Oregon- where Dallas is NNW of Phoenix

ruweiss

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Re: September 2023 in the Northern Hemisphere
« Reply #4 on: September 08, 2023, 08:43:55 PM »
We have this Campsis radicans since more than 40 years, but never had so many flowers
and seedpods on it. The outstanding hot summer is probably the reason for this.

Rudi Weiss,Waiblingen,southern Germany,
climate zone 8a,elevation 250 m

Maggi Young

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Re: September 2023 in the Northern Hemisphere
« Reply #5 on: September 08, 2023, 09:49:13 PM »
We have this Campsis radicans since more than 40 years, but never had so many flowers
and seedpods on it. The outstanding hot summer is probably the reason for this.

my word, the seedpods are a  interesting as the flowers- I don't think I've ever seen those in reaal life.
Margaret Young in Aberdeen, North East Scotland Zone 7 -ish!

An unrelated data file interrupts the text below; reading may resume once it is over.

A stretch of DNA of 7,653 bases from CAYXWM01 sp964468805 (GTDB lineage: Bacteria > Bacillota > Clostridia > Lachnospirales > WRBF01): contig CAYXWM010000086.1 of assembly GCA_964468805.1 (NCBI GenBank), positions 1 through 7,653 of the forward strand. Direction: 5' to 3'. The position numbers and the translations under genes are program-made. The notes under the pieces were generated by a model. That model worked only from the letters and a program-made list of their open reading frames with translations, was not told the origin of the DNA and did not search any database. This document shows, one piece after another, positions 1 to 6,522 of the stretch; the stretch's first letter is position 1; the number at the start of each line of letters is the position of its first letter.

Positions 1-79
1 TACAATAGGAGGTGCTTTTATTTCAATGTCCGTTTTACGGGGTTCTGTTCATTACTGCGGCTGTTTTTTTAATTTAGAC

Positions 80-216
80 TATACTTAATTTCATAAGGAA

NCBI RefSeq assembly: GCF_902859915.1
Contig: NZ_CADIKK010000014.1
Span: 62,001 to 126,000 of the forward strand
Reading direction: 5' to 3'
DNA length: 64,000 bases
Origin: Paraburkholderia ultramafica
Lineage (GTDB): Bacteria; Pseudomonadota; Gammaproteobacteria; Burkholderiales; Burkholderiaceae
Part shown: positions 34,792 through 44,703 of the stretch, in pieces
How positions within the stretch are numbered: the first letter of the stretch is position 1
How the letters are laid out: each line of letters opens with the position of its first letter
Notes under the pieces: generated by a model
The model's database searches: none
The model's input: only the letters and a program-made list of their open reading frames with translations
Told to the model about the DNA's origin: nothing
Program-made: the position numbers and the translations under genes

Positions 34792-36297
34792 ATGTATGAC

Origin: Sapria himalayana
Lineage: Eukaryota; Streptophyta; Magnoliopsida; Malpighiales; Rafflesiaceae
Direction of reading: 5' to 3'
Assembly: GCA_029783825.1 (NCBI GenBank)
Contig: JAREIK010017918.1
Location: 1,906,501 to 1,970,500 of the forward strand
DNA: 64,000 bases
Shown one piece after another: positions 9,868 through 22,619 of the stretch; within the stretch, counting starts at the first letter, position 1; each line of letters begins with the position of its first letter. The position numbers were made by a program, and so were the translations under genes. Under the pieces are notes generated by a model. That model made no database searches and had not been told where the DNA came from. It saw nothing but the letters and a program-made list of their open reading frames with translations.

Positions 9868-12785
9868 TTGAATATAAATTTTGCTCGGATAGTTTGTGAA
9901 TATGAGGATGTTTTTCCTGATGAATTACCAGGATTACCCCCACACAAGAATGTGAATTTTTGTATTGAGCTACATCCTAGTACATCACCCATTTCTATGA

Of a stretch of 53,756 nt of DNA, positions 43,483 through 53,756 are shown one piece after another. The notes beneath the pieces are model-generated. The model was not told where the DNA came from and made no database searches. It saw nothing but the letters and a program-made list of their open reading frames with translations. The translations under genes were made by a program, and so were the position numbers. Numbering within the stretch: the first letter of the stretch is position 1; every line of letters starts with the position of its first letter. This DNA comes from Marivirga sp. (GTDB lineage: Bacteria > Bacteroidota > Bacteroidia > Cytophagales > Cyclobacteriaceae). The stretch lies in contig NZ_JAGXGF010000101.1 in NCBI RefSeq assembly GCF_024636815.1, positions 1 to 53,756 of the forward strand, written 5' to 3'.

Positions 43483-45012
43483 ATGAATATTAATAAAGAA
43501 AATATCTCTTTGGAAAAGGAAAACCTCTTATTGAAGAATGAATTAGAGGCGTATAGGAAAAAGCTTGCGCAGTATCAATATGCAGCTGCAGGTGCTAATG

Editor: International Rock Gardener e-magazine

Diane Whitehead

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Re: September 2023 in the Northern Hemisphere
« Reply #6 on: September 09, 2023, 01:17:47 AM »

Do you have any suggestions on sourcing the Cyclamen europaum ?


C europeum is a synonym for C purpurascens.
Diane Whitehead        Victoria, British Columbia, Canada
cool mediterranean climate  warm dry summers, mild wet winters  70 cm rain,   sandy soil

Catwheazle

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Re: September 2023 in the Northern Hemisphere
« Reply #7 on: September 09, 2023, 01:53:10 PM »
Yes, that's right. Sorry, I still used the outdated name :-(
Si hortum in bibliotheca habes, deerit nihil» Cicero, Ad Familiares IX,4

Mariette

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Re: September 2023 in the Northern Hemisphere
« Reply #8 on: September 10, 2023, 10:07:06 PM »
We have this Campsis radicans since more than 40 years, but never had so many flowers
and seedpods on it. The outstanding hot summer is probably the reason for this.